The pituitary gland, a gland located in the brain just behind the bridge of the nose, is responsible for the production of numerous different hormones. A structure in the brain referred to as the hypothalamus sits just above the pituitary gland and controls it by sending messages using certain hormones. Once the pituitary gland receives these messages from the hypothalamus, it produces or secretes more hormones to tell the other glands throughout the body what they should be doing. The pituitary gland contains an anterior or front lobe as well as a posterior or back lobe, which are responsible for the secretion of hormones. The front lobe of the pituitary gland produces the hormones prolactin, growth hormone, adrenocorticotropin, thyroid-stimulating hormones, luteinizing hormone, and follicle-stimulating hormone. The back lobe of the pituitary gland stores antidiuretic hormone and oxytocin until secretion is needed.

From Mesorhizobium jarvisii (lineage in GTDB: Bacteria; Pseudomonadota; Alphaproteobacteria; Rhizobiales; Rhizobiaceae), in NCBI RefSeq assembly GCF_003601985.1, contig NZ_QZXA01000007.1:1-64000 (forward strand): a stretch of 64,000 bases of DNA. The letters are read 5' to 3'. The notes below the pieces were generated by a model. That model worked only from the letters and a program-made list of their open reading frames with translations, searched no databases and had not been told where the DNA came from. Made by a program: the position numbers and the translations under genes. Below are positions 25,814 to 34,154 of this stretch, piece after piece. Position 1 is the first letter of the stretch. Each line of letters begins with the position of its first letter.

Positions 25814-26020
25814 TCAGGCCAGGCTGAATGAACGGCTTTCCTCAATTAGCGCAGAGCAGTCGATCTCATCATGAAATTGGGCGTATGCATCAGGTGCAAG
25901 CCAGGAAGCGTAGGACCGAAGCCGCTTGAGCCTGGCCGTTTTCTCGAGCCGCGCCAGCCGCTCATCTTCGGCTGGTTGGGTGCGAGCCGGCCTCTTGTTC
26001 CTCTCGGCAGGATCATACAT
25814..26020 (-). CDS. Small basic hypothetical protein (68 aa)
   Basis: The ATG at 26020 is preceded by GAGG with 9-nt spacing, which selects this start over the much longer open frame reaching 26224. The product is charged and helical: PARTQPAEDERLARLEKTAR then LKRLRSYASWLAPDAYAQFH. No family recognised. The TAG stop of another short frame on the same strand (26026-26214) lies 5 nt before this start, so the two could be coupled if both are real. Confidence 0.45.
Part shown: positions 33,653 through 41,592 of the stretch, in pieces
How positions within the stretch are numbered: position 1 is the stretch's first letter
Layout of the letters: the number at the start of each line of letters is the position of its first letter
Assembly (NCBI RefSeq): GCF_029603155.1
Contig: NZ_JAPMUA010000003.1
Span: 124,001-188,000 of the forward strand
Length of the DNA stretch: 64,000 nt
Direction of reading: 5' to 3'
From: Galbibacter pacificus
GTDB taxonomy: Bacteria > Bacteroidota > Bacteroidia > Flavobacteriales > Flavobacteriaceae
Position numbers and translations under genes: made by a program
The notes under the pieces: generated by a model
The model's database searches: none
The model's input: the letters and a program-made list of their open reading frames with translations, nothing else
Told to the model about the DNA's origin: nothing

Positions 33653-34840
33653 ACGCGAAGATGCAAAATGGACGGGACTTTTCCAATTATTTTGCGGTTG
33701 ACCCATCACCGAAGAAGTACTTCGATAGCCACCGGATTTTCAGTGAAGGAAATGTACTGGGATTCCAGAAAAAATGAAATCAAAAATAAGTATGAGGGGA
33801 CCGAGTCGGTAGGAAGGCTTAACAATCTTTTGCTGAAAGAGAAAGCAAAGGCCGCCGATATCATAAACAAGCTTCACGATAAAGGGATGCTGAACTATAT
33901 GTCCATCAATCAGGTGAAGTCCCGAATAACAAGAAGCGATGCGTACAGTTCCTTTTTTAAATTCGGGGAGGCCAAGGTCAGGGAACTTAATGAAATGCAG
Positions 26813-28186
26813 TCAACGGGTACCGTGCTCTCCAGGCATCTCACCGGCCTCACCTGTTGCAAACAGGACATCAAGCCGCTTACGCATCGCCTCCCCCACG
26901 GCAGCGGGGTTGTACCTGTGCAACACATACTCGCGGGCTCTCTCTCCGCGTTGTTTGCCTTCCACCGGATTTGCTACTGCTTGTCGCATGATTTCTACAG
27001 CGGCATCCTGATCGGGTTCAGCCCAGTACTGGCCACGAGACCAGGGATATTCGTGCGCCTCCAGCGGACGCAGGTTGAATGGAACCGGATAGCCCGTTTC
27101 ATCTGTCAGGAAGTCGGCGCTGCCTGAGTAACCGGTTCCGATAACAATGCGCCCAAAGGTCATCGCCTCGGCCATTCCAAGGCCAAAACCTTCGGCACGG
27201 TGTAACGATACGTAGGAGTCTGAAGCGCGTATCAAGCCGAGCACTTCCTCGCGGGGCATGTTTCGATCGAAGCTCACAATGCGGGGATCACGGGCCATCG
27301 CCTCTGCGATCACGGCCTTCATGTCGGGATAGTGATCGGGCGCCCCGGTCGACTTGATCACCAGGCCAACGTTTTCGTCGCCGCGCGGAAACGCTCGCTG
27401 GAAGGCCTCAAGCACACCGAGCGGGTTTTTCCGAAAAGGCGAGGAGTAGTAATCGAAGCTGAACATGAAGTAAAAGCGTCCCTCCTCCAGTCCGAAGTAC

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Thyroid-stimulating hormone (TSH) is a hormone produced by the pituitary gland that controls thyroid hormone production by the thyroid gland. This hormone works by binding to certain receptors on the cells that make up the thyroid gland. Thyroid-stimulating hormone levels will increase in the blood when the thyroid gland isn't producing enough thyroxine and triiodothyronine. When thyroxine and triiodothyronine levels increase in an individual's blood, they signal the hypothalamus to stop producing the thyrotropin-releasing hormone, which then stops stimulating the pituitary gland to produce TSH. The hormones produced by the thyroid gland are important because they dictate the way an individual's body breaks down the food they consume into energy for the cells. This process is referred to as metabolism. The thyroid hormones thyroid-stimulating hormone is in charge of are also responsible for influencing how fast the heart beats, how fast an individual breathes, and the rate at which calories are burned.
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